I'm trying to write a piece of code that can automatically factor an expression. For example, if I have two lists [1,2,3,4] and [2,3,5], the code should be able to find the common elements in the two lists, [2,3], and combine the rest of the elements together in a new list, being [1,4,5].

From this post: How to find list intersection? I see that the common elements can be found by


Is there an easy way to retrieve non-common elements from each list, in my example being [1,4] and [5]?

I can go ahead and do a for loop:

lists = [[1,2,3,4],[2,3,5]]
conCommon = []
common = [2,3]
for elem in lists:
    for elem in eachList:
    if elem not in common:
        nonCommon += elem

But this seems redundant and inefficient. Does Python provide any handy function that can do that? Thanks in advance!!

  • you want get separate lists like [1,4] and [5], or a single one [1,4,5]? – nye17 Jul 5 '12 at 16:46

Use the symmetric difference operator for sets (aka the XOR operator):

>>> set([1,2,3]) ^ set([3,4,5])
set([1, 2, 4, 5])
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  • oh wow thanks!! Bue does the above code take equal amount of computation time and memory space as set([1,2,3])&set([3,4,5])? Or it doesn't have a significant influence on code performance? – turtlesoup Jul 5 '12 at 16:14
  • It is the most efficient way to accomplish your goal. Its complexity is on the same order as & (namely, linear in the number of elements in the sets). – Amber Jul 5 '12 at 16:17

You can use Intersection concept to deal with this kind of problems.

b1 = [1,2,3,4,5,9,11,15]
b2 = [4,5,6,7,8]
Out[22]: {4, 5}

Best thing about using this code is it works pretty fast for large data also. I have b1 with 607139 and b2 with 296029 elements when i use this logic I get my results in 2.9 seconds.

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  • 1
    This does not answer the original question. The ask is the opposite. – Gina Marano Jun 9 at 7:16

Old question, but looks like python has a built-in function to provide exactly what you're looking for: .difference().


list_one = [1,2,3,4]
list_two = [2,3,5]

one_not_two = set(list_one).difference(list_two)
# set([1, 4])

two_not_one = set(list_two).difference(list_one)
# set([5])

This could also be written as:

one_not_two = set(list_one) - set(list_two)


I ran some timing tests on both and it appears that .difference() has a slight edge, to the tune of 10 - 15% but each method took about an eighth of a second to filter 1M items (random integers between 500 and 100,000), so unless you're very time sensitive, it's probably immaterial.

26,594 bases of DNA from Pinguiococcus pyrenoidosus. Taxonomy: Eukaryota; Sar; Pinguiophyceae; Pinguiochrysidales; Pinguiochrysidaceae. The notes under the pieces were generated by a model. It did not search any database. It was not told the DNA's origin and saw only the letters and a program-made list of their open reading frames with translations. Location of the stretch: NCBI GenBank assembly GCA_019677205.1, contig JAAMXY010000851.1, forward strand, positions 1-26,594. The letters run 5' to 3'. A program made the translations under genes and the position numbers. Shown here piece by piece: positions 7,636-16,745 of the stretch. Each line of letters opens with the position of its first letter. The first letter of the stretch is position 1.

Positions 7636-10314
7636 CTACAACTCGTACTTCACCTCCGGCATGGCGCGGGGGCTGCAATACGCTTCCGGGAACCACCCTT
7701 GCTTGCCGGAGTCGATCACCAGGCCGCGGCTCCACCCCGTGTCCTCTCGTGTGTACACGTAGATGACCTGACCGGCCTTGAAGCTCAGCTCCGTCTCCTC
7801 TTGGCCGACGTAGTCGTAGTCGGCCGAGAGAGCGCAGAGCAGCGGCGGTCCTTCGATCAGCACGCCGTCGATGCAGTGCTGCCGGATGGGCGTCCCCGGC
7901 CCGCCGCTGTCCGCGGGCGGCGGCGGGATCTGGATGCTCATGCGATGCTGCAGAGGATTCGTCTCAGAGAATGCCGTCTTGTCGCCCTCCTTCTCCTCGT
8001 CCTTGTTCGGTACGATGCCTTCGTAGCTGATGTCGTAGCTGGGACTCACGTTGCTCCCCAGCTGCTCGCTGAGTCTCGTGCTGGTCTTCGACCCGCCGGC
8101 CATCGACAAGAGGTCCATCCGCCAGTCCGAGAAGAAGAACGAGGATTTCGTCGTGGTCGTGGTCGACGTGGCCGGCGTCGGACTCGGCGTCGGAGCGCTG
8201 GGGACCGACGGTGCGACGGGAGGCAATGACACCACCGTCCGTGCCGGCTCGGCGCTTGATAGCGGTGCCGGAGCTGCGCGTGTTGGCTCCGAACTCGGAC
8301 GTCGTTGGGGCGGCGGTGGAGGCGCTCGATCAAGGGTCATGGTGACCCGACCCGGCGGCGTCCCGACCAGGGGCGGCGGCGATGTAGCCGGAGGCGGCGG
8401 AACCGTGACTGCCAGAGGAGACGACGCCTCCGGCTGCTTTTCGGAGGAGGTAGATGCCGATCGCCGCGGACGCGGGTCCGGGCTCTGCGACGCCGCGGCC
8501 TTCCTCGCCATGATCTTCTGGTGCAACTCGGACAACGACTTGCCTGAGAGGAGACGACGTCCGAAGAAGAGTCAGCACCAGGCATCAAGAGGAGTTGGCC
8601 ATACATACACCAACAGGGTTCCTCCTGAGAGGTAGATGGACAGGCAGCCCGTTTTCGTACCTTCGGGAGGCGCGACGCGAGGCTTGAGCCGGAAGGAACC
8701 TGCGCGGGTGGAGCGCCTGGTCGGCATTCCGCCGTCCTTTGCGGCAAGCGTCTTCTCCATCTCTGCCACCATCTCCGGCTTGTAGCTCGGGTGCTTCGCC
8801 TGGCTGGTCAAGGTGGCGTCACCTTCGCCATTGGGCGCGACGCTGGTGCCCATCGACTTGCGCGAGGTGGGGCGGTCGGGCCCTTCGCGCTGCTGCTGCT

Other Notes

It appears the OP is looking for a solution that provides two separate lists (or sets) - one where the first contains items not in the second, and vice versa. Most of the previous answers return a single list or set that include all of the items.

There is also the question as to whether items that may be duplicated in the first list should be counted multiple times, or just once.

If the OP wants to maintain duplicates, a list comprehension could be used, for example:

one_not_two = [ x for x in list_one if x not in list_two ]
two_not_one = [ x for x in list_two if x not in list_one ]

...which is roughly the same solution as posed in the original question, only a little cleaner. This method would maintain duplicates from the original list but is considerably (like multiple orders of magnitude) slower for larger data sets.

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You can use the .__xor__ attribute method.



a = set([1,2,3,4])
b = set([2,3,5])
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This should get the common and remaining elements


common = list(dict.fromkeys([l1 for l1 in lis1 if l1 in lis2]))
remaining = list(filter(lambda i: i not in common, lis1+lis2))

common = [4, 5, 6]

remaining = [1, 2, 3, 2, 3, 1, 8, 7, 10, 9, 8]

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You can use symmetric_difference command

x = {1,2,3} y = {2,3,4}

z = set.difference(x,y)

Output will be : z = {1,4}

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